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+ - When 'can never happen' nearly kills-> 1

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Peter (Professor) Fo
Peter (Professor) Fo writes "An piece of earth-moving machinery was being transferred from road mode to rail mode. This involves bringing a set of hinged flanged idler wheels down onto the rails so the machine rides on them. To power and brake the machine when on the track the idlers are squashed up against the road tyres. The system logic is designed so that either the front or back wheels must be in either fully 'road' or fully 'rail' position to provide braking. That is you can't move one end through the on/off motion which leaves the idler wheel on the rail without braking from the tyre. This interlocking seems a good idea by forcing the unsafe state to happen one end at a time only. But somehow, possibly contamination of a potentiometer, the vehicle found itself in two half complete operations which left if free to run away and crash into a stationary train. (See page 36 for sequence of events.) Neither end could be moved to a safe position because each was interlocking the other. The operator was seriously hurt. The moral of the story is "Can never happen" does happen and you better have a way to deal with it safely."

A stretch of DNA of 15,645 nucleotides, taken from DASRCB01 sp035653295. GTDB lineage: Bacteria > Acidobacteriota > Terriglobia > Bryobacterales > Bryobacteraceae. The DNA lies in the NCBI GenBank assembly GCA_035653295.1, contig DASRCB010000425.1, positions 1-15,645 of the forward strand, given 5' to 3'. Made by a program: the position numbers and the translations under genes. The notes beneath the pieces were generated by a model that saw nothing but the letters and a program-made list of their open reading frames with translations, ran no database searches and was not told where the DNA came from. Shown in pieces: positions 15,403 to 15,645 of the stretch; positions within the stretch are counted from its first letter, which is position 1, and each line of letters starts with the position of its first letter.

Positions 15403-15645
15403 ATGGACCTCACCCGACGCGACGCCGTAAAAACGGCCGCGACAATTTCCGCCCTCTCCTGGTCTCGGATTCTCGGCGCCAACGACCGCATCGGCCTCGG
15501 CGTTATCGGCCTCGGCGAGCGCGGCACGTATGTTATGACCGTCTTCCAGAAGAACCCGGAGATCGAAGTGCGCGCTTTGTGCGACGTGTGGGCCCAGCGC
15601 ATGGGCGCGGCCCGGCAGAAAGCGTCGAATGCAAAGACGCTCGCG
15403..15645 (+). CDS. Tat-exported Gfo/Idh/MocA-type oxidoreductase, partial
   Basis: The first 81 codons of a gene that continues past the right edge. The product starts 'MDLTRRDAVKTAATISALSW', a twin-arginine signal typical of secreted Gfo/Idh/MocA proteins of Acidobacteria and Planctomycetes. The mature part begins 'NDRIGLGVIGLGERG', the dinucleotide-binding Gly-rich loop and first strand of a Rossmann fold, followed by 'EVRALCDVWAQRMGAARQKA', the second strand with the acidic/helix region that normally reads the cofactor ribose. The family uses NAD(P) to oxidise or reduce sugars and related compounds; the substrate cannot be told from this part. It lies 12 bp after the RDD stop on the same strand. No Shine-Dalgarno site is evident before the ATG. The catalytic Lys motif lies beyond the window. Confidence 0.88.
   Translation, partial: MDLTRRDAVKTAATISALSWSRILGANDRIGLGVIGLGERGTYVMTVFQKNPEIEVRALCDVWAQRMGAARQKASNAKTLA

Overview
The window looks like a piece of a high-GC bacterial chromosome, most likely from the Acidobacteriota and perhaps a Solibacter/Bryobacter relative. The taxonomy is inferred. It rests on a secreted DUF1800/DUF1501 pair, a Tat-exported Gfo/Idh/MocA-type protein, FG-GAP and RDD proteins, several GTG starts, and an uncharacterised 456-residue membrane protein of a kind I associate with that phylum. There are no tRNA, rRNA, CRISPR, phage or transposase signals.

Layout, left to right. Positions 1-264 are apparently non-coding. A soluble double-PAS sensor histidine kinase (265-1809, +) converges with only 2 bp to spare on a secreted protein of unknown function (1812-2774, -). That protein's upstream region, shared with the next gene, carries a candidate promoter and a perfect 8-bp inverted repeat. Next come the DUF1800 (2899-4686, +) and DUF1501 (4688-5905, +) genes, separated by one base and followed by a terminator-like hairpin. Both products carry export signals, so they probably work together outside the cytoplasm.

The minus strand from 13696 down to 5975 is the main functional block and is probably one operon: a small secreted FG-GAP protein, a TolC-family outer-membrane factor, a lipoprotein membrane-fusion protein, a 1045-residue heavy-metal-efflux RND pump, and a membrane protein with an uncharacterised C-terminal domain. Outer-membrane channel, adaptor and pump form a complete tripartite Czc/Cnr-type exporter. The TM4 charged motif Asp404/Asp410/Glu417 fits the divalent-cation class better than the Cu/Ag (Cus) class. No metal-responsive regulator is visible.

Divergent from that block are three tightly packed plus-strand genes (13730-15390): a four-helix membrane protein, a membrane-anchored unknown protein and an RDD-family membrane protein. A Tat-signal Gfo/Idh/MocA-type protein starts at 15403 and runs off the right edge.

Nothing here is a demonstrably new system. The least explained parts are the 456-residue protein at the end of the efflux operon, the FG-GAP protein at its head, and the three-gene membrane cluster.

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When 'can never happen' nearly kills

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  • Designing software defensively - having contingencies in place for all potential states regardless of how "possible" it is for the system to get into such a state is good software engineering. But rarely done, especially by engineers fresh out of college. Sometimes all it takes is one seemingly minor change to the source to make the impossible now possible.

    So, I'd like to vote this story up. But, in an ironic twist, the recent slashdot redesign seems to have made it impossible to vote stories up or down

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